The Noble and Renowned History of Guy Earl of Warwick: Containing a Full and True Account of His Many Famous and Valiant Actions, Remarkable and Brave Exploits, and Noble and Renowned Victories

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John Merridew, Warwick and Leamington, and Henry Merridew, 1829 - Guy of Warwick (Legendary character) - 148 pages
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Page 141 - Gentleman's Magazine, Sept. 1847, p. 300. WAS ever knight for ladyes sake Soe tost in love, as I, Sir Guy, For Phelis fayre, that lady bright As ever man beheld with eye ? She gave me leave myself to try, The valiant knight with sheeld and speare, Ere that her love she would grant me ; Which made mee venture far and neare.
Page 144 - Forest 1 did slay A boar of passing might and strength, The like in England never was For hugeness both in breadth and length : Some of his bones in Warwick yet Within the castle there do lie; One of his shield bones to this day Hangs in the city of Coventry.
Page 122 - ... but did endeavour all that ever he could never to be known to any mortal wight : for unto none would he disclose his name, nor tell to what country he belonged : his noble thoughts in his own breast concealed, his chief design was to remain obscure : Until by native love his mind was led, To lay his bones where he at first was bred.
Page 137 - I do with an unfeigned heart and mind leave both the world and every thing therein. My soul I give to Him that gave it me ; receive it, Jesus, as in thee I trust. I owe a debt of life that is due to death, and when I have paid him he can ask no more. It is but a little breath, a very vapour, and I could wish he had it long ago. But here is my comfort, whensoever he comes, it is ready for him, though he calls to-day. I owe the world that stock of wealth it lent me when 1 at first began to traffic...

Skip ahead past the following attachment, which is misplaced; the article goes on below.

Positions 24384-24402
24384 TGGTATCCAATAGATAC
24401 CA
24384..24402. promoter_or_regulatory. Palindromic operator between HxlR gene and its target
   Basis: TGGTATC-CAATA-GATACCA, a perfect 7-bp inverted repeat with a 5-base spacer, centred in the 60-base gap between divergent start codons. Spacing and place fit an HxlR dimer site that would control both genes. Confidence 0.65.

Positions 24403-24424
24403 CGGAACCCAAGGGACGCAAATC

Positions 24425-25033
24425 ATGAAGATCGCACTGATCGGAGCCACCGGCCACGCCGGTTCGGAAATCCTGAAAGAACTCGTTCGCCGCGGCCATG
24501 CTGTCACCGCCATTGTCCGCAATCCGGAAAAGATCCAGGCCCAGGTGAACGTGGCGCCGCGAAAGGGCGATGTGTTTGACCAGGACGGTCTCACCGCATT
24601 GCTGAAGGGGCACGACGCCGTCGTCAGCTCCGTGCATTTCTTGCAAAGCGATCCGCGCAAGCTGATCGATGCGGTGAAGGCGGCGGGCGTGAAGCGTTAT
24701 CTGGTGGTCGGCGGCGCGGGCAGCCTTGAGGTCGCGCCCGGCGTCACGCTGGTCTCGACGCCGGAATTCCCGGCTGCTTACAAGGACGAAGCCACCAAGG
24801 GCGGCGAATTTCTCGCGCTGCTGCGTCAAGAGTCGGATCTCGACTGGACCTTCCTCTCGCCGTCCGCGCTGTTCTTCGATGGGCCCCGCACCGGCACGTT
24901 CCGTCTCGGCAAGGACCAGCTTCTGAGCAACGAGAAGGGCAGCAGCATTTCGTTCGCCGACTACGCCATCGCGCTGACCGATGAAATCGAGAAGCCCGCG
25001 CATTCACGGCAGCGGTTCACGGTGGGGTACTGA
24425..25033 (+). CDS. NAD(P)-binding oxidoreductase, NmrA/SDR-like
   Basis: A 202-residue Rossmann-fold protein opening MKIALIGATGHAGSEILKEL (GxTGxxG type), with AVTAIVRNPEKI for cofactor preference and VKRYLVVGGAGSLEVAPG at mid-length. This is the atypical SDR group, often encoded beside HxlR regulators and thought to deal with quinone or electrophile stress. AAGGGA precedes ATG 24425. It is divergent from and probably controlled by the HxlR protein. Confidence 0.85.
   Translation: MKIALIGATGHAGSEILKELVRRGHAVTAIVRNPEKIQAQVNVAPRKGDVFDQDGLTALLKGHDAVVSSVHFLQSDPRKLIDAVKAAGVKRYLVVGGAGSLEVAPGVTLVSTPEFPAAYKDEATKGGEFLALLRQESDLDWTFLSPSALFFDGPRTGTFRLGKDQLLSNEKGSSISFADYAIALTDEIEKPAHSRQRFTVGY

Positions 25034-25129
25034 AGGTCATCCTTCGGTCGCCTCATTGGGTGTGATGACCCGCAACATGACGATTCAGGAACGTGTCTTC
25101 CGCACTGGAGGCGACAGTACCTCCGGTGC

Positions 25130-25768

Page 135 - now take thy leave of Guy, who sent to thee, ere his sight decays: within thy arms I do entreat to die, and breathe my spirit hence from thy sweet soul. It is not long since to me thou gavest alms at Warwick's Castle gate; it is blessedness poor men's estate to pity. Look not so strange, my dear, lament not so. Ah! weep not, love, I do not want thy tears; for since my coming here I have plenty of tears of true remorse, conscience knows. Thou weepest not now, because I wept no...
Page 25 - All hands aloft," to put them in a posture of defence ; which they had no sooner done, but up the French ship comes, and grapples them ; this Guy was glad to see, hoping he should be with them presently, and therefore he gave orders to let the French board them without much difficulty ; who, by that means supposing they had been victorious, gave such a shout as victors do at land. This insolence made Guy so lay about him, each blow he struck had more than human force, and in a few moments all the...
Page 17 - I will give to thee my heart, soul, and life, and which shall crown the rest, my truest love : let deeds of honour by thy hands be done ; and by a martial life enhance thy fame ; and for a recompense of all thy toil, take Phaelice for thy true and lawful wife.
Page 143 - To try my manhood and my might. . But when I had espoused her, I stayd with her but fortye dayes, Ere that I left this ladye faire, - And went from her beyond the seas.
Page 24 - if that be all be of good courage ; and the first thing we do, let us tack about, and meet them like courageous Englishmen; I will bear the brunt of war myself alone. I would not for the crown of France, I will swear it, have it reported that Guy ever fled.
Page 114 - Phaelice, have performed. Perhaps there was a skin about this skull fairer than that which Helen's was enclosed in ; and on this scalp, bare and worm-eaten now, where nothing else is to be seen but bone, such yellow locks of hair were to be beheld, which for their beauty were esteemed like gold ; and in those hollow caves two crystal eyes, and here such lips as love for kissing craves. But what is of...

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